Expert Recommends Communicating "Nutrient Density" to Consumers
Source Newsroom: Tufts University, Health Sciences Campus (Boston)
Newswise — Why choose an apple over a bag of pretzels if they have roughly the same number of calories? It would be a simple matter of taste if calories were the only thing that counted. But nutrients count, too. For an equal number of calories, a person could also get fiber, vitamin C, and potassium by going with the apple. This example illustrates the concept of "nutrient density," which may be new to many people, although it's highlighted in the USDA 2005 Dietary Guidelines. Eileen Kennedy, DSc, RD, dean of the Friedman School of Nutrition Science and Policy at Tufts University, thinks it's important to help consumers understand the concept of nutrient density and how to categorize and choose foods based on nutrient density.
The Dietary Guidelines for Americans recommend consuming a variety of nutrient-dense foods and beverages as part of a healthful diet. "Let's give them the tools to make the choices we are recommending," urges Kennedy, who is also a former acting under secretary at the United States Department of Agriculture. Kennedy shares some ideas about communicating the concept of nutrient density to the public at an Experimental Biology symposium entitled "Cultural and Socioeconomic Challenges in Nutrition Education."
"We nutrition scientists describe foods as 'nutrient-dense' versus 'energy-dense,' but we need to be sure that the public knows what we mean," says Kennedy. Energy-dense foods provide more calories per unit of volume than less energy-dense foods. These calories, which come largely from refined sugars and fat, are sometimes called "empty calories." "In other words," says Kennedy, "energy-dense might sound healthy but it usually isn't."
Nutrient-dense foods, on the other hand, provide more nutrients and generally fewer calories per unit volume. "They're the foods that are loaded with the nutrients we need to thrive," says Kennedy. "Think about choosing a potato instead of potato chips, or a banana instead of a soda. Opt for a plate with lots of vegetables, and skip the dinner roll. Ignore the cake and go for the fruit."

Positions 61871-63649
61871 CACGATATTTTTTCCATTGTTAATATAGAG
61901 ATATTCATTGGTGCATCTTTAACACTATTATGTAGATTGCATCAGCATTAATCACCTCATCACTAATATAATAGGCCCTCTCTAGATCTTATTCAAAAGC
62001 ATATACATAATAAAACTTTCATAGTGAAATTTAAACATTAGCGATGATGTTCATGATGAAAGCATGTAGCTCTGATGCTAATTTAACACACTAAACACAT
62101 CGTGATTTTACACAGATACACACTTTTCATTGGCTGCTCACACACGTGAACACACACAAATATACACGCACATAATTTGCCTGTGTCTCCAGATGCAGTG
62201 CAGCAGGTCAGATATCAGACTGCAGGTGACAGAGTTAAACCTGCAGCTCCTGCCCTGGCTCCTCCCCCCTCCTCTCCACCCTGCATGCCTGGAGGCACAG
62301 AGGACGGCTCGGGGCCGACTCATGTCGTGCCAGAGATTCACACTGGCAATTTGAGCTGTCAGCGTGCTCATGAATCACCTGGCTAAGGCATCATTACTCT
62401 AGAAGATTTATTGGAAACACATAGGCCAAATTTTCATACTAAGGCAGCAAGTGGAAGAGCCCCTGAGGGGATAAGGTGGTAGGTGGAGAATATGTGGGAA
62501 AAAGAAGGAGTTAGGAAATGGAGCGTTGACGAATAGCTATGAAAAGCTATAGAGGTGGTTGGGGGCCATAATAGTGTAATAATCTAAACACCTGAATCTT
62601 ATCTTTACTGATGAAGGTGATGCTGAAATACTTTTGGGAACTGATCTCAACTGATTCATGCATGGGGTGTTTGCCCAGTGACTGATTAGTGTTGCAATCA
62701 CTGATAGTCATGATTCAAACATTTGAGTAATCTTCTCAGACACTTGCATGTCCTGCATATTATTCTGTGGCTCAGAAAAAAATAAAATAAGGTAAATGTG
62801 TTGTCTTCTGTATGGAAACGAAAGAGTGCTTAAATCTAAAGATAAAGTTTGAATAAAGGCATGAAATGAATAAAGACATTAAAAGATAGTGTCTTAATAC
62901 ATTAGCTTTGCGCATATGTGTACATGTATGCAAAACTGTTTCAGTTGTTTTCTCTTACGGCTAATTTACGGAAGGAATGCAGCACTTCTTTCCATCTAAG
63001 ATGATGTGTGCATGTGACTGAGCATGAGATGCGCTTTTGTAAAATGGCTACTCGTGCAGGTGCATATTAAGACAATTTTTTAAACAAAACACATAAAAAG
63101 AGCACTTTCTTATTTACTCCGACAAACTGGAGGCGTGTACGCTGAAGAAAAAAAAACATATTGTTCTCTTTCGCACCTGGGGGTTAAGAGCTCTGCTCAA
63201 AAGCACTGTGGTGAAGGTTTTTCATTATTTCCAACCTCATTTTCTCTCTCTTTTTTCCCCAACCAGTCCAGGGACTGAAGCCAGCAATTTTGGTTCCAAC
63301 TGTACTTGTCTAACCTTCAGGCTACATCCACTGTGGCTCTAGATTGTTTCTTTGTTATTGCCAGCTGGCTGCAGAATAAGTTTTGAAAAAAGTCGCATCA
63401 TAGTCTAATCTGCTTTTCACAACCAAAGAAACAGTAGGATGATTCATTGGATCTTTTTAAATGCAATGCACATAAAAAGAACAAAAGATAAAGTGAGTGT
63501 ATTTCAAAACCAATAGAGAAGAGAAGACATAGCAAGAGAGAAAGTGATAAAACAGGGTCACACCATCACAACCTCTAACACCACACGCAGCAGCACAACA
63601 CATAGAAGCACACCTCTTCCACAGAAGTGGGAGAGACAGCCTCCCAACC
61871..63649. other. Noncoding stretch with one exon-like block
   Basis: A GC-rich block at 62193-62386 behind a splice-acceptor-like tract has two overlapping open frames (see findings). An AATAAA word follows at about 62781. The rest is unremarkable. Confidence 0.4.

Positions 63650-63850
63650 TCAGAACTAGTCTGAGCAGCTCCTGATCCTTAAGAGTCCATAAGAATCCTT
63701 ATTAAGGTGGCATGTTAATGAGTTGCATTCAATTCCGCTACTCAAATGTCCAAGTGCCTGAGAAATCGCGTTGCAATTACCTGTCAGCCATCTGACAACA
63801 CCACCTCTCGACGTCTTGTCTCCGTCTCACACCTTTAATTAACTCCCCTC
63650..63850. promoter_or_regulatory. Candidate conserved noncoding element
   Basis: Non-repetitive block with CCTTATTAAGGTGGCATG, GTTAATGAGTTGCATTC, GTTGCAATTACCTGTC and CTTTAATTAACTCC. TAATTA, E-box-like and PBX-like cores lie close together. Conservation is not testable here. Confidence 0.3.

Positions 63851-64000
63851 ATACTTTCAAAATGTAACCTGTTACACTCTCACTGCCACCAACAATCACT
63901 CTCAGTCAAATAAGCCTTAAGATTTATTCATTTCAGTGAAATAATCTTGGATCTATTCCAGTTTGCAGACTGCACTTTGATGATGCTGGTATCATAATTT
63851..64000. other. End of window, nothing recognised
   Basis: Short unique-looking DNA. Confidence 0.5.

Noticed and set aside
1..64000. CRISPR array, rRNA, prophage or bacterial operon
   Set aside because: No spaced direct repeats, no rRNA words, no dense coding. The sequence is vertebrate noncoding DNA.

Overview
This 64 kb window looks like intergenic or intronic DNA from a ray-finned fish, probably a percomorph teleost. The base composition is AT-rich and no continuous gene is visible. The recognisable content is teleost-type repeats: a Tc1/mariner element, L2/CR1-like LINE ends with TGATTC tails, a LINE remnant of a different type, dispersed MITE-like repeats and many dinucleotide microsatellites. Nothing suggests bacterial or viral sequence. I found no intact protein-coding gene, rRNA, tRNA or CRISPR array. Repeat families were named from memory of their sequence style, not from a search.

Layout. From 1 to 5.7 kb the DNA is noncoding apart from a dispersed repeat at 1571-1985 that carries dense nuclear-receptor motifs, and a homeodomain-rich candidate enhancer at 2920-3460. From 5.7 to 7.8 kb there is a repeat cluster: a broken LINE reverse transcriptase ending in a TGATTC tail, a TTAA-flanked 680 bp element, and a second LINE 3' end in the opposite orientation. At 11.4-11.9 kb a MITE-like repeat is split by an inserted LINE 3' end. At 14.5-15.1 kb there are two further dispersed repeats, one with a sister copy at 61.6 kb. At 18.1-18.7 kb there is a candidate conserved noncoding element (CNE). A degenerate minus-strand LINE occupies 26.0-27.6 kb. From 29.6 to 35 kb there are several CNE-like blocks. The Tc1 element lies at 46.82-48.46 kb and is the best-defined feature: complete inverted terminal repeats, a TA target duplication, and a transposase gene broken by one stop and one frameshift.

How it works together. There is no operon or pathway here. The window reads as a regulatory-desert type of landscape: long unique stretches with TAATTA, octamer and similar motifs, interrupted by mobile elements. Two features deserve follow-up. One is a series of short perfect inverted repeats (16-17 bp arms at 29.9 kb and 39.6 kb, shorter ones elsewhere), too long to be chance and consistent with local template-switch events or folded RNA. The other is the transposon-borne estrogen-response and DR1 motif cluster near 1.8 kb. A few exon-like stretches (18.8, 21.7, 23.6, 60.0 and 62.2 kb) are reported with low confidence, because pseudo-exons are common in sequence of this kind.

"If Americans choose foods based on nutrient density," Kennedy says, "they will, essentially, be choosing foods based on quality." A food item that is nutrient-dense is generally a better choice than a less nutrient-dense food item with the same number of calories.
As a general rule, whole grain breads and cereals are more nutrient-dense than their "white" counterparts. Many fruits and vegetables are nutrient-dense snacks because, in addition to providing some basic carbohydrates, they are low in fat and are packed with fiber, vitamins, and minerals. Candies or sweetened beverages, in contrast, provide the carbohydrates (and maybe fats) without the other nutrients.
In a review article that appeared recently in the American Journal of Clinical Nutrition, Kennedy emphasizes the importance of lifestyle choices, particularly with respect to diet and physical activity. "The need to focus on prevention is clear," she wrote. Research has uncovered a range of diet-chronic disease links. With life expectancy increasing worldwide, Kennedy believes that more attention needs to be devoted to investigating how diet, physical activity, personal choice, and environmental constraints influence healthy aging.
"One way to refocus people on healthy food choices they need to make may be to promote a greater understanding of nutrient density," says Kennedy.
Kennedy ET. American Journal of Clinical Nutrition. 2006 (February); 83 (suppl):410S-414S. "Evidence for nutritional benefits in prolonging wellness."
The Gerald J. and Dorothy R. Friedman School of Nutrition Science and Policy at Tufts University is the only independent school of nutrition in the United States. The school's eight centers, which focus on questions relating to famine, hunger, poverty, and communications, are renowned for the application of scientific research to national and international policy. For two decades, the Jean Mayer USDA Human Nutrition Research Center on Aging at Tufts University has studied the relationship between good nutrition and good health in aging populations. Tufts research scientists work with federal agencies to establish the USDA Dietary Guidelines, the Dietary Reference Intakes, and other significant public policies.